NEW YORK (Reuters) - Oil prices fell on Monday as Iran dashed hopes of a coordinated production freeze, while the dollar rose ahead of a policy meeting at the U.S. central bank.
A gauge of stocks across the globe ticked up, with Wall Street weighed by commodity shares as Europe rose partly on a positive view of the auto industry.
Attention switched this week to policy decisions from the Bank of Japan, the U.S. Federal Reserve and the Bank of England, among others. They follow last week’s interest rate cut, asset-purchase program extension and new cheap loans for banks pledge at the European Central Bank.
The Fed, which ends its two-day policy meeting on Wednesday, has said it is on track to raise rates gradually in 2016, but doing so will hinge on the health of the economy. Recent data has shown above-forecast jobs creation but wage growth remains a concern.
The euro EUR=, which rose last week after ECB President Mario Draghi signaled further rate cuts were unlikely, fell 0.5 percent on Monday to $1.1098. The yen was flat against the greenback while sterling GBP= fell 0.6 percent to $1.4302. The dollar index .DXY rose 0.5 percent.
“It’s the combination of a market that overextended in the opposite direction because of Draghi’s ‘no more rate cut’ comment and just some corrective natural price action into the risk of (a Fed meeting) that could be a little bit more hawkish,” said Richard Scalone, co-head of foreign exchange at TJM Brokerage in Chicago.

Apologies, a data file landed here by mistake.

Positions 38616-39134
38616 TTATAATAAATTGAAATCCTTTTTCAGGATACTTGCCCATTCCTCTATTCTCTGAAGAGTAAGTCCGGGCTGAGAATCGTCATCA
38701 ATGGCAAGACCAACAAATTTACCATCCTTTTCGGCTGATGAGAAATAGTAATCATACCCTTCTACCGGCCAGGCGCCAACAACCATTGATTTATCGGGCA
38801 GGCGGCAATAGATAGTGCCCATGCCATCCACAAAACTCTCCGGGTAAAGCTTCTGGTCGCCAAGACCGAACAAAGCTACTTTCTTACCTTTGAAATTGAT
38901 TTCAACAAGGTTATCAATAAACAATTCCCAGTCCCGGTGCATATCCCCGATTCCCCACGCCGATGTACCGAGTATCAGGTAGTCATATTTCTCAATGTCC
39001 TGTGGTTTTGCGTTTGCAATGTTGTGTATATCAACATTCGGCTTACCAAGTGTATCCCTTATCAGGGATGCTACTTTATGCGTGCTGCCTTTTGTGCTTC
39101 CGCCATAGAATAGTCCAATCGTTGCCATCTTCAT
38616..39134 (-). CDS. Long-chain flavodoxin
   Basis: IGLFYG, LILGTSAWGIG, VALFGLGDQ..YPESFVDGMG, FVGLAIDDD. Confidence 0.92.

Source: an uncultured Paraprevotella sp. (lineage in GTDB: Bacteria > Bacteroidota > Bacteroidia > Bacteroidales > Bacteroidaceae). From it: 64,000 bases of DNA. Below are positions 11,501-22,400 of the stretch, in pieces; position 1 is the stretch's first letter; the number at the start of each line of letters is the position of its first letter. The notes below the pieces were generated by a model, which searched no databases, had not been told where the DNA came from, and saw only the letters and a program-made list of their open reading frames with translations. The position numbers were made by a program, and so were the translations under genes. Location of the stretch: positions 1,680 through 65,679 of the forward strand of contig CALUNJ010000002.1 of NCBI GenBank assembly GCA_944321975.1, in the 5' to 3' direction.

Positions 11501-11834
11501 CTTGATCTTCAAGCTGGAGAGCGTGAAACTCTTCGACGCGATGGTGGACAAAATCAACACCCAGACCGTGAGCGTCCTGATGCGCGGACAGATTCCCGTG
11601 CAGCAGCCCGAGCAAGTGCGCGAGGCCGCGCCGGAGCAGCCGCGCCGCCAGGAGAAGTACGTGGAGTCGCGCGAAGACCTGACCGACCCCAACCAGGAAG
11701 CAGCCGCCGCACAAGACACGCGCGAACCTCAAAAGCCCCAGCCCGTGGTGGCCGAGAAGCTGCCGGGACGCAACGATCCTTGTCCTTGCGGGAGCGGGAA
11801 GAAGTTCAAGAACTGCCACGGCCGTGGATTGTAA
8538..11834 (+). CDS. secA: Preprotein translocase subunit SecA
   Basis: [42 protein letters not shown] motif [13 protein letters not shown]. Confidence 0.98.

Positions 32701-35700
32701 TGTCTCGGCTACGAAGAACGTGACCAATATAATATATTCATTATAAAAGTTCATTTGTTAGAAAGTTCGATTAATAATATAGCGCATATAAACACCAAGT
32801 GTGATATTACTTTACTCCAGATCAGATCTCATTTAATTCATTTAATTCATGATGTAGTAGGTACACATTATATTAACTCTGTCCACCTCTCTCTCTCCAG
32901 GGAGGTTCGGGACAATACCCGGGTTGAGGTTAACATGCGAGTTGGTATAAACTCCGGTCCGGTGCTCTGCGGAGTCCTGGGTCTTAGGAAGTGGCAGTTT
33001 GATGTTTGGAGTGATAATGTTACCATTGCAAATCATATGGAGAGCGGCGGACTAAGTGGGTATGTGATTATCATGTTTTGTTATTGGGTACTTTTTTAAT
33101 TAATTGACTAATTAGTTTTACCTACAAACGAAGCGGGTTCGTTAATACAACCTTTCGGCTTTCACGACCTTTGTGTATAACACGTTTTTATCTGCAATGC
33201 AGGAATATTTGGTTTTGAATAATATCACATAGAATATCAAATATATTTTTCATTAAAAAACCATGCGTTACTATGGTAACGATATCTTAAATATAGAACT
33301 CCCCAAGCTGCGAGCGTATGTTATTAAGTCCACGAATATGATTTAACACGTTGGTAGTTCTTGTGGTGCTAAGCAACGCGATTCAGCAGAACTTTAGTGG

On Wall Street, the S&P 500 was weighed by declines in basic materials and energy shares as commodity prices fell. As they also wait on the release of economic data, including U.S. retail sales, investors continued to interpret the ECB’s move.
“To me, it’s one of those days were the (stock) market is doing its best to digest some of those factors and to see what’s next,” said Steven Baffico, chief executive officer at Four Wood Capital Partners in New York.
Equity volume on U.S. exchanges was the lightest so far this year.
The Dow Jones industrial average .DJI rose 15.82 points, or 0.09 percent, to 17,229.13, the S&P 500 .SPX lost 2.55 points, or 0.13 percent, to 2,019.64 and the Nasdaq Composite .IXIC added 1.81 points, or 0.04 percent, to 4,750.28.
The pan-European FTSEurofirst 300 index .FTEU3, which had climbed 2.7 percent on Friday, ended up 0.67 percent with an index of auto and autoparts shares up 1.56 percent. MSCI's gauge of stocks across major markets .MIWD00000PUS ticked up 0.1 percent. Nikkei futures NKc1 rose 0.4 percent.
Brent crude oil LCOc1, whose rise has helped buoy stocks in recent weeks, fell below $40 a barrel, as U.S. crude stockpiles continue to mount and Iran maintained little interest in a global production freeze.
“We feel that the bulk of this stronger than expected 5-6 week price advance has been seen and that prices will be shifting into a near term consolidation phase,” said Jim Ritterbusch of Chicago energy consultancy Ritterbusch & Associates.
Brent last traded at $39.61, down 1.9 percent. U.S. crude fell 3 percent to $37.34 per barrel.
The benchmark 10-year U.S. Treasury note US10YT=RR rose 4/32 in price to yield 1.9627 percent from 1.977 percent on Friday.
Additional reporting by Laila Kearney, Dion Rabouin, Barani Krishnan and Gertrude Chavez-Dreyfuss; Editing by Nick Zieminski and Meredith Mazzilli
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